Knowing what I do now about the way our internet experience is basically tailor made for us by algorithms, I would like to try my hand at making that algorithm serve me instead of steer me. I’ve always been someone who enjoys the grittier side of movies and series. So the videos that are offered to me for easy access are primarily about murder mysteries, drug addiction, mental illness, homelessness, social injustice, civil unrest, etc. And while these topics are very interesting, they can also be very upsetting and depressing. When this is the only content that is readily available to you, it can start to feel like all that there is. I wonder how much of what I think and feel every day is directly impacted by this endless background noise of destruction, violence, and despair. Would I be a different person, would I think differently if I actively sought out different content?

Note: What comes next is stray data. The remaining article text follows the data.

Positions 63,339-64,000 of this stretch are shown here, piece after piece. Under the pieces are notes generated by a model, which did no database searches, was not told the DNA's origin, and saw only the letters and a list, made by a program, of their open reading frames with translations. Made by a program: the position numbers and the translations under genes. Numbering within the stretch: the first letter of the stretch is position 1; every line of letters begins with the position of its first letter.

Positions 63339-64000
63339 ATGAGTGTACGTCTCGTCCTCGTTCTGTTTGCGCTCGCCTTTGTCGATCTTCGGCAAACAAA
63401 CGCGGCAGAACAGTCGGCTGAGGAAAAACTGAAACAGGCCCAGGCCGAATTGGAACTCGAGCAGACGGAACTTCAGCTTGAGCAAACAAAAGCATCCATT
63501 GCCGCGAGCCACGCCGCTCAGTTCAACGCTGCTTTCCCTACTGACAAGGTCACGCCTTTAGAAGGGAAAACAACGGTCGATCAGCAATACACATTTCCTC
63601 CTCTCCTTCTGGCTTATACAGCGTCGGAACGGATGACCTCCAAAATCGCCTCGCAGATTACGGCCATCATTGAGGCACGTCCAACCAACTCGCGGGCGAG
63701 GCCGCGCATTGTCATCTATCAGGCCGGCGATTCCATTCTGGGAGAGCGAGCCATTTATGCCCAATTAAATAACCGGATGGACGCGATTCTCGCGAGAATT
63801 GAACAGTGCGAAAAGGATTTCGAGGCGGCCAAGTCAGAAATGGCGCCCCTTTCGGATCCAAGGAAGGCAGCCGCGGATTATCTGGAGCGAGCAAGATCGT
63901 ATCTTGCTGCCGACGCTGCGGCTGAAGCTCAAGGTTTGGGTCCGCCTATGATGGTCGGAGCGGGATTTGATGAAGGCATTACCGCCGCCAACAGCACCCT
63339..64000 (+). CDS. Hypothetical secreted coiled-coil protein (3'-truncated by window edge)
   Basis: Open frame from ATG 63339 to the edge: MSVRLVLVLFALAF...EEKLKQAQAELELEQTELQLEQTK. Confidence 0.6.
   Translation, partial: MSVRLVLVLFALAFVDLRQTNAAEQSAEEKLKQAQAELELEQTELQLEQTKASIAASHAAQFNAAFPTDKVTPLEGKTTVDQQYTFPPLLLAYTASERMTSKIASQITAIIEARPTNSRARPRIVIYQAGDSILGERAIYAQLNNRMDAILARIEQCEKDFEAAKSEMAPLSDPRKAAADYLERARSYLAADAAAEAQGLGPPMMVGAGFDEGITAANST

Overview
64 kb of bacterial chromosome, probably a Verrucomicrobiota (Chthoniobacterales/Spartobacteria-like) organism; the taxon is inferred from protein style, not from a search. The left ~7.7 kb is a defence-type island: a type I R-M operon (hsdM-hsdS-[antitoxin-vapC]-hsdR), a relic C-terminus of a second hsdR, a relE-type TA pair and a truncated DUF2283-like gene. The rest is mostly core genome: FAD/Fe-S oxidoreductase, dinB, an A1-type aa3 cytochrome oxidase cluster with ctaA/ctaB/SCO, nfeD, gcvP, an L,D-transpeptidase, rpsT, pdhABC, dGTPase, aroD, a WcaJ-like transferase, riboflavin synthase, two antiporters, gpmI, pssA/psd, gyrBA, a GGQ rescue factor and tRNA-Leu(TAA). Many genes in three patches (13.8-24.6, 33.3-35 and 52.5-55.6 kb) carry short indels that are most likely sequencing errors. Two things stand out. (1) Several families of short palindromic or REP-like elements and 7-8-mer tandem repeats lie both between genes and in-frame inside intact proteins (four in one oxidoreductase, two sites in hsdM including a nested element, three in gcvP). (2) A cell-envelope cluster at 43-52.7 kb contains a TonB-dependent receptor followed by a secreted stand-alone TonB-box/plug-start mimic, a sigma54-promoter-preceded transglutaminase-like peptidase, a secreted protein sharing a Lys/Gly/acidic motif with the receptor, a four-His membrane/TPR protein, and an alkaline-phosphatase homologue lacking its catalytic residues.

One of the reasons the idea of the algorithm guiding our hand has been on my mind so much lately, is because of what’s currently happening on my Netflix account. Somehow I fell down a rabbit whole of watching English dubbed, foreign TV series. Don’t get me wrong, quite well-produced and intriguing stuff, but after awhile I get tired of the voiceover and the dialogue not lining up with the actors’ lip movements. Much to my dismay I seem unable to extricate myself from this issue. Netflix continues to suggest only these shows, and due to my general laziness I put up with watching another one rather than put any effort into finding a good American made show instead. Thus furthering Netflix’s propensity toward offering me foreign series and films. The algorithms that were created to assist us, eventually start to direct and limit our ability to make our own decisions. Only with great, intentional effort can we overcome this endless loop.